Computer-assisted language learning (CALL) is the interactive use of technology to foster second language acquisition by providing meaningful opportunities to practice a language in environments beyond that which is available in the confines of a classroom. It began with the stimulus-response of programmed instruction in the 1960s with the programmed logic for automatic teaching operations’ (PLATO) Latin courses for K-16. Nowadays, it’s based on the communicative approach to second language acquisition (SLA) with authentic communication derived from meaningful activities beyond academia. Basically, the use of technology to practice a language in realistic contexts. Of note, non-language related computer learning in general is referred to as computer-mediated learning or computer-assisted instruction.
Computer-based or mobile applications of videogames are one type of CALL media. For example, Trace Effects is a videogame developed by the U.S. Department of State for juvenile English language learners to teach language skills and American Culture abroad. It’s a comprehensive language program based on the communicative approach to language learning (Rogers, 2014). It also has a mobile application called Trace Word Soup for vocabulary development. CALL is not only about videogames. It also includes web-conferencing or other collaborative tools (e.g., blogs, podcasts, Minecraft) in which a person practices learning a language skill (reading, writing, grammar, or speaking) or combination of skills with the assistance of technology while engaging with others in the target language.
The Teaching English to Speakers of Other Languages (TESOL) International Association has a CALL Interest Section that is very active. In fact, their annual, all-volunteer, free Electronic Village Online (EVO) workshop sessions begin January 14th and run for five weeks. See EVO’s 2018 workshop offerings to learn more. I’m the technologist I am today because of the professional development I received from the EVO workshops and self-proclaimed ‘Webheads’. For example, I learned how to script and film movies in SecondLife and prepare an ESL lesson on the machinima (machine made cinema) production. Other professional associations that focus on CALL include EUROCALL and the Computer-Assisted Language Instruction Consortium (CALICO.org).
How do you select the right media for CALL for your students, context, and content? Chapelle (2001) developed the following media selection criteria for CALL: language learning potential, learner fit, meaning focus, authenticity, positive feedback, and practicality. Jamieson, Chapelle, and Preiss (2005) modified these criteria by replacing positive feedback with positive impact. I would include both positive/negative feedback from the computer interactions, as well as its positive impacts. The following excerpt from my SLA dissertation study describes the videogame EverQuest II’s (EQII) potential for CALL based on Chapelle’s (2001) media criteria: (Rogers, 2017, pp. 3-9)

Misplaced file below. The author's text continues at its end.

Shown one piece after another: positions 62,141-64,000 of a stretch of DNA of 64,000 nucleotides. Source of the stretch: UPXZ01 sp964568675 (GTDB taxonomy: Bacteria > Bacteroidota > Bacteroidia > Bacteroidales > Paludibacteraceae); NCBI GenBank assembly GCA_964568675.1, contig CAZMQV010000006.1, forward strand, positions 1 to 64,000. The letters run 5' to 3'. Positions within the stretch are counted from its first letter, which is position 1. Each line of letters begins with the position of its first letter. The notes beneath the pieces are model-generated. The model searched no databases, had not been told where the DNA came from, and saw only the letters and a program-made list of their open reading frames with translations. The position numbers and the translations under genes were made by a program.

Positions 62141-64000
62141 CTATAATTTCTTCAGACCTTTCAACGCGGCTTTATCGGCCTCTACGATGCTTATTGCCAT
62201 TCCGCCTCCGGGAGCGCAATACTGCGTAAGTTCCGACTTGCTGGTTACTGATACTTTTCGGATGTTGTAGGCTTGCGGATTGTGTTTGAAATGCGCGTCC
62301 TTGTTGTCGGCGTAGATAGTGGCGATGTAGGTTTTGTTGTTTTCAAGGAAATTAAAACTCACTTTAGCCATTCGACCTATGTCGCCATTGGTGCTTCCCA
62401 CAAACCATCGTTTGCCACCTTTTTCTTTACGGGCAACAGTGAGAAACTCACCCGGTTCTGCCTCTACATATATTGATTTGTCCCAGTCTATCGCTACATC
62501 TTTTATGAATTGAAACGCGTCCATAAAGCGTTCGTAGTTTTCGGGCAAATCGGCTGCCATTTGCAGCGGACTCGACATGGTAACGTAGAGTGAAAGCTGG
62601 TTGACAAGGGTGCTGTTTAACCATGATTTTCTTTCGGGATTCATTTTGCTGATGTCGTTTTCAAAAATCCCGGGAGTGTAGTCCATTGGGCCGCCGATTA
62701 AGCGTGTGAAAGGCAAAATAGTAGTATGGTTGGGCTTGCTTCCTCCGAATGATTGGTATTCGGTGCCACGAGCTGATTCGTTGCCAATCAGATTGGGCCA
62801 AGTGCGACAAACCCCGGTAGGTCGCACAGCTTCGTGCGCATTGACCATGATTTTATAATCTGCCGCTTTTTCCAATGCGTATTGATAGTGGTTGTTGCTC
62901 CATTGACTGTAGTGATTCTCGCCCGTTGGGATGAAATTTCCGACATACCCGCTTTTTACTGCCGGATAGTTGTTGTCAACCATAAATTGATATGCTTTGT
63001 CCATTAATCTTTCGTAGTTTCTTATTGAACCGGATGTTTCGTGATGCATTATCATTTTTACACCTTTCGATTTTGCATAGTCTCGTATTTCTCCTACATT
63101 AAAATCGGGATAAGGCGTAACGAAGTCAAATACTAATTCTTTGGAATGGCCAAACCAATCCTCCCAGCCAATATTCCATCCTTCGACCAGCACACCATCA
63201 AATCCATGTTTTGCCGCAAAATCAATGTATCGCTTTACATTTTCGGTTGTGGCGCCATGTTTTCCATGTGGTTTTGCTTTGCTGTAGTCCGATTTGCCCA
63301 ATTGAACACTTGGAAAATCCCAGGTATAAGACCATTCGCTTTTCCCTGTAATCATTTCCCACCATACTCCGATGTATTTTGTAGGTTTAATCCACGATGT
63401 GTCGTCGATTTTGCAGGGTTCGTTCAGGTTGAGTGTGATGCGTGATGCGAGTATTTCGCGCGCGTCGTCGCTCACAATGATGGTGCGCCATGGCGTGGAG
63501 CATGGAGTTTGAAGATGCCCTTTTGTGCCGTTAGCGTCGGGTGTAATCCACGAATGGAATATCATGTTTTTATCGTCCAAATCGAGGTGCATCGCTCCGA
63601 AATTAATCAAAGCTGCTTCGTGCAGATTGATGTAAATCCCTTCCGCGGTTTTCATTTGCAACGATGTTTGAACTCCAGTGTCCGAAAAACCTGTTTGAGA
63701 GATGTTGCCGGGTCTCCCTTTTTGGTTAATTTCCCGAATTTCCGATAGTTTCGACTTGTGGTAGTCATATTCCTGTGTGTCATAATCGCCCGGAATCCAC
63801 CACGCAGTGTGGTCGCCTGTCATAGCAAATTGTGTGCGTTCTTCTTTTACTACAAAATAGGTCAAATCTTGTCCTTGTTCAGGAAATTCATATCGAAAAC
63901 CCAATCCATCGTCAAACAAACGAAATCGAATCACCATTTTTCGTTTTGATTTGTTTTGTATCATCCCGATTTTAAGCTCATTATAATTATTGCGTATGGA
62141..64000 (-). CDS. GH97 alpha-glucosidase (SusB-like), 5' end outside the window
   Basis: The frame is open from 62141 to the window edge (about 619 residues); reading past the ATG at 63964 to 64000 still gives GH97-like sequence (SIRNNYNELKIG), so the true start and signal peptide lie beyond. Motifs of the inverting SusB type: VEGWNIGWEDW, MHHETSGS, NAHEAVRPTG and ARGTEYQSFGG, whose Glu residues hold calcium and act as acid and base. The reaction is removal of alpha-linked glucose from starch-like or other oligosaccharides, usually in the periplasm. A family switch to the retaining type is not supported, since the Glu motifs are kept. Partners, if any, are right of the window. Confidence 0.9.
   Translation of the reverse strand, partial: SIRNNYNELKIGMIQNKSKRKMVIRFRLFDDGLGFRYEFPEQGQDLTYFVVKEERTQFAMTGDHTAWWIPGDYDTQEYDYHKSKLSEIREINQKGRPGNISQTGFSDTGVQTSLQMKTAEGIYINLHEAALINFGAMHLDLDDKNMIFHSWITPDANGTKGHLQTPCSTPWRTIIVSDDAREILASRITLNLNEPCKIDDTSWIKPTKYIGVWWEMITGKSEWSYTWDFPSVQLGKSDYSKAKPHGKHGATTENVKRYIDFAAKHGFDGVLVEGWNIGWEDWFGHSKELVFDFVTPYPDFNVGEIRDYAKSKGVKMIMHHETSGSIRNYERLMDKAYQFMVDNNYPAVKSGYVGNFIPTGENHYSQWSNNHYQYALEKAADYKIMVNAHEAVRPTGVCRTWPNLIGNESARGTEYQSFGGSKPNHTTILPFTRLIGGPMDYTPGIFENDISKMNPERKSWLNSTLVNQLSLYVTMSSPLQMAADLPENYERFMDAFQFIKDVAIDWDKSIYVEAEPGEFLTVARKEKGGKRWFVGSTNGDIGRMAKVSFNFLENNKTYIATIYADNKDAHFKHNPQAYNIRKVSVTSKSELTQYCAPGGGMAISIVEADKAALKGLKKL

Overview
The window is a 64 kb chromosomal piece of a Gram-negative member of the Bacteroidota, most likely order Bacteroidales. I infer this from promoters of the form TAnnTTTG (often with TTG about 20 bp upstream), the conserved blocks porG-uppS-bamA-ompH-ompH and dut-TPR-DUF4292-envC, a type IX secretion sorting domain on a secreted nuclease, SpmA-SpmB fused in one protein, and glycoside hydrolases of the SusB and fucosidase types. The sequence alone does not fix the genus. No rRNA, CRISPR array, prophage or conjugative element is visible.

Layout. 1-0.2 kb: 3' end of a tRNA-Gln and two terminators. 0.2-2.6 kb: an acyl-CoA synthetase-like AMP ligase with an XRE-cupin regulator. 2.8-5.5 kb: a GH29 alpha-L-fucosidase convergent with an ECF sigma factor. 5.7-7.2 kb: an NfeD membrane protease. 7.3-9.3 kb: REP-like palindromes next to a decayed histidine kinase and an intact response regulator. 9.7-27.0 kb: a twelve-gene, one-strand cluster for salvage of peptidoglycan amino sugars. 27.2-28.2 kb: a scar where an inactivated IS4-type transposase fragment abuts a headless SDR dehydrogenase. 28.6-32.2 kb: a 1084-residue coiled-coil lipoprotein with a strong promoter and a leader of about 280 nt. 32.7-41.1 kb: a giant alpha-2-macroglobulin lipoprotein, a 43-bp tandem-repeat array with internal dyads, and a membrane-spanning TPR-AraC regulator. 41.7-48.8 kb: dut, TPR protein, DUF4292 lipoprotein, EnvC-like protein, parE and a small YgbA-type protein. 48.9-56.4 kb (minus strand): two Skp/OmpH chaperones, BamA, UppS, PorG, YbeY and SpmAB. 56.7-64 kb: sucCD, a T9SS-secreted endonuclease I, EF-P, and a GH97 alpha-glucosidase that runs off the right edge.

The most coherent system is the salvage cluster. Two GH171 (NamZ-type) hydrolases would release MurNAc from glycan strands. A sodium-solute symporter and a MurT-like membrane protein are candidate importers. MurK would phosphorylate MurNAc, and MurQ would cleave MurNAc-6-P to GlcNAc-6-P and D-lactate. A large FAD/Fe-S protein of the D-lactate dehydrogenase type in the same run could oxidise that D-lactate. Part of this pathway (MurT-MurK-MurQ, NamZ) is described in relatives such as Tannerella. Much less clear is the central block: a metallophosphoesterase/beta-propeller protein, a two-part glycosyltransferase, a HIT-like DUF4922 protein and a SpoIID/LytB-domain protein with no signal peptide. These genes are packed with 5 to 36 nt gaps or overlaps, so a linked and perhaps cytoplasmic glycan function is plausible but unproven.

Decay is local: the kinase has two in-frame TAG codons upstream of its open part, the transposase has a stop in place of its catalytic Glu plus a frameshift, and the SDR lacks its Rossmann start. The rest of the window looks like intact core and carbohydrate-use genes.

- Language learning potential–Provides text-based and/or live chats with native English speakers, model language from non-player characters (NPCs); written support of all communication in chat logs and speech bubbles (See Figure 1); animated environment to explore, raid, craft a profession, and experience player versus player or solo encounters in battlegrounds or world events; and audible alerts, meters, and signage enhance understanding;
- Learner fit–Current literature indicates promise for massively multiplayer online role-playing games (MMORPGs) for educational purposes; EQII is rated T for Teen (ESRB, 2016) for a more approachable theme; scaffolded introduction to each player’s role;
- Authenticity–Provides 5000 creatures to encounter on 8000 quests for situated learning encounters with NPCs and gamers; possibility of failure (See Figure 2); capability to build your own virtual identity (See blogger’s gamer identity in Figure 3);
- Meaning focus–Role-play takes on meaning of several narratives on various kingdoms; encounters provide salutations, skirmishes, and humor (See Figure 4); NPCs provide quests, which serve as a cueing system;
- Positive feedback–Provides level-up announcements, tokens for continuance in gameplay, game currency for quest completion (See Figure 5), praise from quest handlers upon completion, and rewards for being courageous; and
- Practicality–Provides free play; available online for ease of access anytime; tutorials available in-game (See Figure 6 for guide) and online hint books, websites, and community boards; in-game user-friendly tips and error messages provide instant feedback.`
Chapelle, C. A. (2001). Computer applications in second language acquisition: Foundations for teaching, testing, and research. Cambridge, MA: Cambridge University Press.
Entertainment Software Rating Board. (2016). ESRB ratings. New York, NY: Entertainment Software Association. Retrieved from https://www.everquest2.com/news/february-2016-producers-letter-holly
Jamieson, J., Chapelle, C., & Preiss, S. (2005). CALL evaluation by developers, a teacher, and students. CALICO Journal, 23(1), 93-138. Retrieved from http://lib.dr.iastate.edu/cgi/viewcontent.cgi?article=1045&context=engl_pubs
Rogers, S. (2014). Program theory logic model of Trace Effects video game. Proceedings of World Conference on E-Learning in Corporate, Government, Healthcare, and Higher Education, 1662-1674. Chesapeake, VA: AACE.
Rogers, S. A. (2017). A MMORPG with language learning strategic activities to improve English grammar, listening, reading, and vocabulary (Doctoral dissertation). Available from ProQuest Dissertations and Theses database. (UMI No. 10265484)